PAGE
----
Natalie Zemon Davis, The Return of Martin Guerre, Harvard University Press, 1983.
‘Natalie Zemon Davis reconstructs the lives of ordinary people, in a sparkling way that reveals the hidden attachments and sensibilities of nonliterate sixteenth-century villagers.’
Carlo Ginzburg, The Cheese and the Worms: The Cosmos of a Sixteenth-Century Miller, Johns Hopkins University Press, 1976.
‘An incisive study of popular culture in the sixteenth century as seen through the eyes of one man, the miller known as Menocchio, who was accused of heresy during the Inquisition and sentenced to death … Ginzburg’s influential book has been widely regarded as an early example of the analytic, case-oriented approach known as microhistory.’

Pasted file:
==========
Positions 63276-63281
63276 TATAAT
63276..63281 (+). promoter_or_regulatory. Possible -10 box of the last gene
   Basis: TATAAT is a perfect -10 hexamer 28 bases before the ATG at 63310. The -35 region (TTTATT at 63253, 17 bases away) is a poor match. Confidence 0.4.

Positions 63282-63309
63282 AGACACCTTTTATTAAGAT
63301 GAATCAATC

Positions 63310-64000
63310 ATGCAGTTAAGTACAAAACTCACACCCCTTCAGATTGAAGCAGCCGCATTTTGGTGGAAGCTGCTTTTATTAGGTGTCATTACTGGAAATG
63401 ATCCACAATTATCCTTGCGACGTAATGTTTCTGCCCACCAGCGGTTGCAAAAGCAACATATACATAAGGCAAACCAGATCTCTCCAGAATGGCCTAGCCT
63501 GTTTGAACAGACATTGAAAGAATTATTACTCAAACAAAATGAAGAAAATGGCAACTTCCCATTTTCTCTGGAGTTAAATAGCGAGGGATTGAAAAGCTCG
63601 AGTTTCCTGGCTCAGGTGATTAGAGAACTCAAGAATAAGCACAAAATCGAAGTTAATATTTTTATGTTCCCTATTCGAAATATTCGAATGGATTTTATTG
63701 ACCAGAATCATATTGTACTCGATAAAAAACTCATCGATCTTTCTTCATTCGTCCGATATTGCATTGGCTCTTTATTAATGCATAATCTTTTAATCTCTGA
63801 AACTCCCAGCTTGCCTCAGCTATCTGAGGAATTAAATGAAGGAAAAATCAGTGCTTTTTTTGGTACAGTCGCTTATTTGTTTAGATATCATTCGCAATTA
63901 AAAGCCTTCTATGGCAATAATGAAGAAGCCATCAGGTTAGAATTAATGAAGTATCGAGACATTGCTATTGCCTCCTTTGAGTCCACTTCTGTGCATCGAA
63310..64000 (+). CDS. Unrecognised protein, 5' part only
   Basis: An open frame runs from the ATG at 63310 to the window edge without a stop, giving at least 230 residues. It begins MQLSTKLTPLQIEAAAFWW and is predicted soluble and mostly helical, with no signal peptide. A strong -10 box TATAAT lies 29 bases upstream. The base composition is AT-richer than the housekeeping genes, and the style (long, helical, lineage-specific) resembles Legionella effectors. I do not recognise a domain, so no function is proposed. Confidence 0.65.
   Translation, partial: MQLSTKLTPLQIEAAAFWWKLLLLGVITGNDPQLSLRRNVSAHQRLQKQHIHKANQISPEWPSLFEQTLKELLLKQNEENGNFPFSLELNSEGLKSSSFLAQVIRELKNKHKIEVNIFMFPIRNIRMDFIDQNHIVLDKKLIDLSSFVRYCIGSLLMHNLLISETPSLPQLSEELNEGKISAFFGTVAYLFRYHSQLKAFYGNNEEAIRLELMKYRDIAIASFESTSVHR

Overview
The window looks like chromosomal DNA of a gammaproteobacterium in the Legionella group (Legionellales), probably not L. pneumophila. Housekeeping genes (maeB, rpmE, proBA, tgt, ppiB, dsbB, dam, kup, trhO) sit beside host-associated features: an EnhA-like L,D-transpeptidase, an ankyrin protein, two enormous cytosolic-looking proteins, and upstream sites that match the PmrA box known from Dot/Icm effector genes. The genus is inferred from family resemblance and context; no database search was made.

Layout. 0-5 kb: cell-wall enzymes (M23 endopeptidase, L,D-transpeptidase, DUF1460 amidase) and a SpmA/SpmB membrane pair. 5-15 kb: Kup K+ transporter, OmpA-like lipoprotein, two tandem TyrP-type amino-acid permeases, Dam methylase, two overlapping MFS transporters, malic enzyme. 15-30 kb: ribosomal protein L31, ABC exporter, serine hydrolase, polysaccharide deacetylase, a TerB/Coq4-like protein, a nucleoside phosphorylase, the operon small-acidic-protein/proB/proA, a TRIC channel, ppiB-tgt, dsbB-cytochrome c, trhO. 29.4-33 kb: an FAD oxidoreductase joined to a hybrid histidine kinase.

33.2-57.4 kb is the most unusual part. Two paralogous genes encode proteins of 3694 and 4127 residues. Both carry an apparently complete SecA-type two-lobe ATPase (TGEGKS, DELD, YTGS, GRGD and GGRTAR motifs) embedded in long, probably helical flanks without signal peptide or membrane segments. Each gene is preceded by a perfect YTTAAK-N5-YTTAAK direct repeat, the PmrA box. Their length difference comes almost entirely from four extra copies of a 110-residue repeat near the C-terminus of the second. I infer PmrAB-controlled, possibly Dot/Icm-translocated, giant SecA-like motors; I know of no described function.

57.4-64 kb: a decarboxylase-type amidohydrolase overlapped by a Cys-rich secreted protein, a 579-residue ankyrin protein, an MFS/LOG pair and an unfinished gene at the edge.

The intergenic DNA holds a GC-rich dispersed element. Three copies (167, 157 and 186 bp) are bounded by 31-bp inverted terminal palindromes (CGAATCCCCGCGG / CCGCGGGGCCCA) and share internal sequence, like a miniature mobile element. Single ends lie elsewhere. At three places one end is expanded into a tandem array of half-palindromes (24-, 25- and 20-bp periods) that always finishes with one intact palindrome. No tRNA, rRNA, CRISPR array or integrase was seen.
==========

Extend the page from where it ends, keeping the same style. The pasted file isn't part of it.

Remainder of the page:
Joan Scott, Gender and the Politics of History, Columbia University Press, 1988.
‘This landmark work from a renowned feminist historian is a trenchant critique of women’s history and gender inequality. Exploring topics ranging from language and gender to the politics of work and family, Gender and the Politics of History is a crucial interrogation of the uses of gender as a tool for cultural and historical analysis.’
Silvia Federici, Caliban and the Witch: Women, the Body and Primitive Accumulation, Autonomedia, 2004.
‘In the neoliberal era of postmodernism, the proletariat is whited-out from the pages of history… Federici shows that the birth of the proletariat required a war against women, inaugurating a new sexual pact and a new patriarchal era: the patriarchy of the wage.’
Roxanne Dunbar-Ortiz, An Indigenous Peoples’ History of the United States, Beacon Press, 2015.
‘Acclaimed historian and activist Roxanne Dunbar-Ortiz offers a history of the United States told from the perspective of Indigenous peoples and reveals how Native Americans, for centuries, actively resisted expansion of the US empire.’